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NPS users

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Contact us

We are inside the Dudley Knox Library, Room 111.

Email us at thesisdraft@nps.edu. We check this inbox often.

 

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Thesis processors

Director: Dr. Sandra Leavitt, (831) 656-3680.

Sue bio

Sue Hawthorne, (831) 656-2159. Sue has a bachelor’s degree in institution management and general dietetics and over 30 years’ experience in publishing. She has been a typesetter and graphic artist, managing editor, production editor, and production supervisor.
Janice Long Janice Long, (831) 656-2155. Janice has a bachelor's degree in journalism and trained with the Dow Jones News Fund. She previously was a business owner and newspaper copy editor.
Michele Michele D'Ambrosio, DCS contractor, (831) 656-3876. Michele has a bachelor's degree with a double major in journalism and liberal arts. She has over 20 years' experience as a reporter and editor in the Central Valley.
Aileen Bio Pic Aileen Brenner Houston, DCS contractor, (831) 656-2411. Aileen has a bachelor's degree in theater and creative writing. She has over 10 years of copy editing, content editing, and publication experience in nonfiction and academic fields.
Rebecca Bio Rebecca Pieken, DCS contractor, (831) 656-1887. Rebecca has a bachelor's degree in liberal arts with an English minor. She has been in publishing most of her career as a managing editor, editor, and copy editor.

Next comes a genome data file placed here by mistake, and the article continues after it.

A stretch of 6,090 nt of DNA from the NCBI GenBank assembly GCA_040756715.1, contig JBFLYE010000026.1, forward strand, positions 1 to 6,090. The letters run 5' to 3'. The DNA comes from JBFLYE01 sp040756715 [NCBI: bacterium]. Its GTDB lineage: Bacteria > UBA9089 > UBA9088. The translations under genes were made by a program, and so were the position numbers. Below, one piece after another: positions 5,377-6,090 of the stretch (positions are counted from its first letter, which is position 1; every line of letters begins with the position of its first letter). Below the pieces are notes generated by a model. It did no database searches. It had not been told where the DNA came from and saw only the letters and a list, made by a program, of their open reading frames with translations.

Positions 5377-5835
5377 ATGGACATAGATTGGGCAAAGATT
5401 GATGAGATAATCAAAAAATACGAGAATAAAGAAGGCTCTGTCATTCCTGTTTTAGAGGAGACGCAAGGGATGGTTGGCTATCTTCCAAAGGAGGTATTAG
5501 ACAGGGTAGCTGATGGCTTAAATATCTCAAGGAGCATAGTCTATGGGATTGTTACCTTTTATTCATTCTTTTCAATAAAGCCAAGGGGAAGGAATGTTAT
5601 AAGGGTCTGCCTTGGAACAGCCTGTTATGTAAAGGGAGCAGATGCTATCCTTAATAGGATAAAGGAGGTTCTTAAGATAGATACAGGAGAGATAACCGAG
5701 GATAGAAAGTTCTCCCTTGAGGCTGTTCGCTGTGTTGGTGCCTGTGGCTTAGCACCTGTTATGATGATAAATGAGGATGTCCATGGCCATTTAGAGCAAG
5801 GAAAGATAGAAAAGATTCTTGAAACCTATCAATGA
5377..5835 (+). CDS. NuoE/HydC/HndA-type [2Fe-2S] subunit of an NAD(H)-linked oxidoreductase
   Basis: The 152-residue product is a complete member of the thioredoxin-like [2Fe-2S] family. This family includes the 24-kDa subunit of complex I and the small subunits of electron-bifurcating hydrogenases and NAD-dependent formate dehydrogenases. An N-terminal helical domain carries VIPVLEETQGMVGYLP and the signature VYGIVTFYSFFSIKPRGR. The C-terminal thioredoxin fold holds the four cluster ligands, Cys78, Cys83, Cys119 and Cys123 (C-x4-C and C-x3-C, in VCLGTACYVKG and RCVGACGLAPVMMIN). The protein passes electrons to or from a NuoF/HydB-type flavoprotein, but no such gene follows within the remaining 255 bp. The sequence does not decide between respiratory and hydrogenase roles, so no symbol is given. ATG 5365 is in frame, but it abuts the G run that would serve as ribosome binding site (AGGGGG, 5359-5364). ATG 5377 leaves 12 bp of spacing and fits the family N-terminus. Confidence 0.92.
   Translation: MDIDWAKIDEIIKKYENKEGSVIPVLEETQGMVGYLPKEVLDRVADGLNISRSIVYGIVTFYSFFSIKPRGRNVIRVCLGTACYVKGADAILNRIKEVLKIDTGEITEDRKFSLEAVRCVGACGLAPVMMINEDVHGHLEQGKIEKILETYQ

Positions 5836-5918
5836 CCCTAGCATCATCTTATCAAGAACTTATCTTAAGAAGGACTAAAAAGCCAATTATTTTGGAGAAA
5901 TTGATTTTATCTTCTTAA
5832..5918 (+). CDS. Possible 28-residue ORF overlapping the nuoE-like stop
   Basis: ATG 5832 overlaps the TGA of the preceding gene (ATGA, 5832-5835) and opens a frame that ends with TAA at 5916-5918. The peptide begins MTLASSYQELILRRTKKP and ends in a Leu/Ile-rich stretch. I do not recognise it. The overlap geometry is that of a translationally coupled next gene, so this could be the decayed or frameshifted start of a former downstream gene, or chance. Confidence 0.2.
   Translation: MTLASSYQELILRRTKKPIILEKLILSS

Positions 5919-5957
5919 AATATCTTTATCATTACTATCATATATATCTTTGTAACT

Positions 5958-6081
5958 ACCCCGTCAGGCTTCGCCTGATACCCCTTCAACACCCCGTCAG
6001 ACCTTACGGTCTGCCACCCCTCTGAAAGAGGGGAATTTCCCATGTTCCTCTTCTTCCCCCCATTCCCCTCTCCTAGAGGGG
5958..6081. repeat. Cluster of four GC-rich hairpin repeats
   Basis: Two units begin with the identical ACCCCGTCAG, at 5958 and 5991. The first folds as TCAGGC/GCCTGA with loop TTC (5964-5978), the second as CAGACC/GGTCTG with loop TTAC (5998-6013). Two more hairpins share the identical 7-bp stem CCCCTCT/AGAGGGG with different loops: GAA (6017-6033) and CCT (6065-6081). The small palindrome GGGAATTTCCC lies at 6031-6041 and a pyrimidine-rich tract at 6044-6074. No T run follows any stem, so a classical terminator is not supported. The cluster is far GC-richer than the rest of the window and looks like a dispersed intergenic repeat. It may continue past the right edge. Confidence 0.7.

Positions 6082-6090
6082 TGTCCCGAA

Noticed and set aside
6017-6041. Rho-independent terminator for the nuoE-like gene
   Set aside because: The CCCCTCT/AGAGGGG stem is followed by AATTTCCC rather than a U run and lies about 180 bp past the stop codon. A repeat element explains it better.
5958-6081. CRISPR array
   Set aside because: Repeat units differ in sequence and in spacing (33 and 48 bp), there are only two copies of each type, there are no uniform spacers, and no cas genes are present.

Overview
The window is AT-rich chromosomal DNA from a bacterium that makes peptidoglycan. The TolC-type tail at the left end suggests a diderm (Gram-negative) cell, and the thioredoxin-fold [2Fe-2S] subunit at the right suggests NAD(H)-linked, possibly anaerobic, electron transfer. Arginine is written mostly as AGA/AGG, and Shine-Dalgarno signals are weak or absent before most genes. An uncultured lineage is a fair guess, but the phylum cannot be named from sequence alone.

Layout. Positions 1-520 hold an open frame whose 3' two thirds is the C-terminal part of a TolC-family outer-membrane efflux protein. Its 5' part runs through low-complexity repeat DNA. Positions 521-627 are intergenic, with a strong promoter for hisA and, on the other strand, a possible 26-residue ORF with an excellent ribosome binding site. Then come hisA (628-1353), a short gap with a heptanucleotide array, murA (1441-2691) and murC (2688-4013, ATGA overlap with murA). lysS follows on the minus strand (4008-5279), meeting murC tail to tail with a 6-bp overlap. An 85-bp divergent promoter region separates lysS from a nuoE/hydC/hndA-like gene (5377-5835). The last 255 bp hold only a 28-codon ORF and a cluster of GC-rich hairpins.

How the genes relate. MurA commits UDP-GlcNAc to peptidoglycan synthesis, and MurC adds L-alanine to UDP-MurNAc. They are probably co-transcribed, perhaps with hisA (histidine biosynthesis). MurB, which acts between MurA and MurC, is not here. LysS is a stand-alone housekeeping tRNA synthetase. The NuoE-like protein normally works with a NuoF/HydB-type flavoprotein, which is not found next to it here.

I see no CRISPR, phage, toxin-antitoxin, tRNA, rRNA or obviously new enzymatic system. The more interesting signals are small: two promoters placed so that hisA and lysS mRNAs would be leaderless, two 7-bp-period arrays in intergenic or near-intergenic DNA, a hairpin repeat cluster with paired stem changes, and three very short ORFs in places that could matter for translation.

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More help

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If your account has been disabled, contact the TAC at (831) 656-1046 or TAC@nps.edu

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Fun fact: Why the dragon?

If you have beTypo the Dragonen at NPS for any time at all, you’ve probably heard us referred to as the "Dragon Ladies." Originally, this was a pejorative term. Before 2001, theses were handed in as hard copy, having been laboriously typed on typewriters, late into the night—often by the students’ spouses. The review process was slow and painful; at times, the line of waiting students extended out of the thesis office door and down the hall. Any errors that were found in the review meant that entire pages had to be retyped—without introducing new errors. The thesis processors of the day countered strong student resistance with strong processor insistence to try to ensure a quality product for NPS.

The Dragon Lady moniker doubtless arose from students crying into their beer in the Trident Room. And, like any label that is catchy and irreverent, it stuck!

Today, we embrace the Dragon Lady title, not because we breathe fire—in fact, we are arguably the gentlest people the students encounter on their thesis odyssey—but because we embody other characteristics for which dragons are known. For example:

Dragons are very protective of their valuables. It’s said they will fight to the death to secure their golden hoard. OUR golden hoard is the high standard of the theses we work so hard with the students to achieve. And, we keep the thesis files safe in our archive.

Dragons are magical. As many a student has seen, we take problems that seem insurmountable, and make them disappear.

Finally,

Dragons are fierce, dragons are powerful. While we don’t own the entire thesis writing process, we do try to lead from behind, and our office serves as a campus-wide 411 service for students, faculty, and staff. Although we are not omnipotent, our knowledge is powerful, and we use that power to help each class graduate on time.
 

So, Here Be Dragons. Dragons Be Good.